How can I deal with comments about a part of my appearance that I'm not fond of?
July 2, 2012 7:16 PM   Subscribe

I have terrible dark circles under my eyes. How can I deal with the comments I get about how tired/sick I look? Any other advice for coming to terms with people constantly pointing out something I dislike about my appearance?

If I go a day without wearing concealer under my eyes, it's almost guaranteed that at least one person will say "are you tired? you look really tired today" (seriously, this happened today) or even "are you on drugs? you don't look well" or "why do you have two black eyes?".

I've always had these dark circles under my eyes. However, I don't want to keep wearing makeup on them. Feeling like I need to wear makeup just to go out in public or to class makes me feel worse about my appearance, but I know someone will ask if something is wrong if I don't wear it.

(FWIW, I had a few difficulties with personal/health issues in high school that made the questions people asked hit closer to home. When someone comments on my dark circles or says "wow, you look super exhausted", it reminds me of this. This bothers me because the people who ask these things just don't know if there's something going on in my life (being exhausted all the time or on medication, etc.), and it still makes me feel bad even if my life is great right now.)

Inspired by this question.
posted by cp311 to Human Relations (23 answers total) 9 users marked this as a favorite
You're kind of making it more difficult for yourself.

You can't control what other people say, but if you wear makeup they probably won't say anything at all. As some people just naturally have dark circles under our eyes (me), there's no way of getting rid of it.

You could try thinking about it from the perspective that they're just concerned about you, not that they're doing anything deliberately to cause you pain.
posted by heyjude at 7:20 PM on July 2, 2012 [5 favorites]

"Yes, I am on drugs! They should really put a warning label on heroin, don't you think?"
"I decided to join a fight club on a whim last night Those guys punch HARD. I'm not really supposed to talk about it, though."

But a better response might be along the lines of what Miss Manners suggests in situations like these, which is to reply with a thin-lipped smile and say, "how kind of you to be so concerned."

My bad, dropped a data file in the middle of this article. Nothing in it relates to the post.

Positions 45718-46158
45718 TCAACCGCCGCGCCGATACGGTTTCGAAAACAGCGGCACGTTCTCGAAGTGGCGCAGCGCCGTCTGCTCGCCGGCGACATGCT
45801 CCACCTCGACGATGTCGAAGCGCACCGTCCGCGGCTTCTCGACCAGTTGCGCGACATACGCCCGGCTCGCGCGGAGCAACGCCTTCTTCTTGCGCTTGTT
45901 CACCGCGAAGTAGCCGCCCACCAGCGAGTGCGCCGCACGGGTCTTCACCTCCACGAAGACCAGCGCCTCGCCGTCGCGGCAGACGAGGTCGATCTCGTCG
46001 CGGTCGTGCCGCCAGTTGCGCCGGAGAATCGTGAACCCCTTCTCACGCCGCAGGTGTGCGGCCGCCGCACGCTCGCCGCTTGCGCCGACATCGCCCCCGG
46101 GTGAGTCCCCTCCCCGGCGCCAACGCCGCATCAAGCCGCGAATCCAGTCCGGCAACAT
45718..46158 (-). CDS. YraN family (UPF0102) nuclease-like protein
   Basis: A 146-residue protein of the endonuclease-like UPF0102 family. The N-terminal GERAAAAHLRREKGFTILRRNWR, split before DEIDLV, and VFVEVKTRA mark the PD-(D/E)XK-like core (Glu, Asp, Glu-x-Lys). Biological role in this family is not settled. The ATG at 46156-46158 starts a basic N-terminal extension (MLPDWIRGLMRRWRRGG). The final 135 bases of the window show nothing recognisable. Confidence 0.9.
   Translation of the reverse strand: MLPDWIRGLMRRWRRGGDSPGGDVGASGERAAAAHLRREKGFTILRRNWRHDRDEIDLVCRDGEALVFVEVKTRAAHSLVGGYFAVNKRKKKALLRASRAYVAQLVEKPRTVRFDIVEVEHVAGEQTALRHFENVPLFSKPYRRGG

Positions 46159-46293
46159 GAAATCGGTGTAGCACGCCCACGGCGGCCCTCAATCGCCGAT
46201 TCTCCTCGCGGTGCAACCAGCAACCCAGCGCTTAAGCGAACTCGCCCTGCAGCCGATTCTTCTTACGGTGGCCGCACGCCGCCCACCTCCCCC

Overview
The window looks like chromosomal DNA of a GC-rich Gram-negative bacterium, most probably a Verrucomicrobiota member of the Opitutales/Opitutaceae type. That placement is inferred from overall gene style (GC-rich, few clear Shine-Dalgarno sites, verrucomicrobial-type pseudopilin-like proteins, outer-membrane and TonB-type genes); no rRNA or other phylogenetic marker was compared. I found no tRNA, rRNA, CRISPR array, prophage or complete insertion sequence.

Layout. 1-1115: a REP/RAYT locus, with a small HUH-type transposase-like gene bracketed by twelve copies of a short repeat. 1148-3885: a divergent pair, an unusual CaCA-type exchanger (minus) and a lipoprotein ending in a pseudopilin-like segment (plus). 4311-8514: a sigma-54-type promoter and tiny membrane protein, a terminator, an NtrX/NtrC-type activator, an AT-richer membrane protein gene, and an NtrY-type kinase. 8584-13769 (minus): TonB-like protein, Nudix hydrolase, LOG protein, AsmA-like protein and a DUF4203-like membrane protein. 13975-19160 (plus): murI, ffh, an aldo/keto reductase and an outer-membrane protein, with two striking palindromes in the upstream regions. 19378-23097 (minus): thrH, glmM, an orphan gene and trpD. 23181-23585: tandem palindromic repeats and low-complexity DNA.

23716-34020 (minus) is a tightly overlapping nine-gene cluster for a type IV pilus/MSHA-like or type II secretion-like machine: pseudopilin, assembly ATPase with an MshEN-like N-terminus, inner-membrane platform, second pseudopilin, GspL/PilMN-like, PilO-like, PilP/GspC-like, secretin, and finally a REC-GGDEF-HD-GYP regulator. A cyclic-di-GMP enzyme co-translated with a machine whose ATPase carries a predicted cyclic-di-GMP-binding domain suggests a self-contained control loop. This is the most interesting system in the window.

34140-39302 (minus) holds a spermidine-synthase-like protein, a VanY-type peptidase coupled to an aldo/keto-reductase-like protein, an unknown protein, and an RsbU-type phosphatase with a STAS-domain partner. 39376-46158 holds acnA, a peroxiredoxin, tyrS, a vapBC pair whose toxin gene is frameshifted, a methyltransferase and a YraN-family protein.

posted by phunniemee at 7:23 PM on July 2, 2012 [3 favorites]

You could try thinking about it from the perspective that they're just concerned about you, not that they're doing anything deliberately to cause you pain.

Bullshit. You have every right to be annoyed when people say things like this. People who are truly concerned about you will ask how you're doing without bringing your appearance into it. People who couch it in terms of damn you look like hell are just nosy boors. Feel free to reply tersely and move along.
posted by phunniemee at 7:27 PM on July 2, 2012 [12 favorites]

Sometimes I have replied in a hurt tone "thanks for pointing that out..." and just leave it hanging there... usually they apologise and don't point it out again!

I should note I have only done it when I was SO fed up that I didn't care about being 'polite' any more.
posted by latch24 at 7:30 PM on July 2, 2012 [3 favorites]

I have this too! For years, my solution was to wear glasses that mimicked the curve of the circles under my eyes. Now that I use contacts, I wear makeup or just don't bother. I'd recommend telling them flatly that this is just how you look.

But a better response might be along the lines of what Miss Manners suggests in situations like these, which is to reply with a thin-lipped smile and say, "how kind of you to be so concerned."

Uhh, if someone said that to me in this particular situation (blackened eyes) I would assume something super terrible was going on.
posted by showbiz_liz at 7:31 PM on July 2, 2012

Phunniemee - you are right, they're being arseholes, but you can't stop people from being arseholes - the OP does, however, have control over how they feel internally.
posted by heyjude at 7:33 PM on July 2, 2012

I would probably leave a long, awkward pause after the comment (I kind of love doing that) and then flatly say, "I'm fine, thanks." And then if possible leave the room or go back to what I was doing.

If this is someone you are at all close to, you might consider taking them aside and telling them that you have natural dark circles and it makes you self-conscious when they point it out. It's really not appropriate to bring it up in public and embarrass you.
posted by Aquifer at 7:33 PM on July 2, 2012 [1 favorite]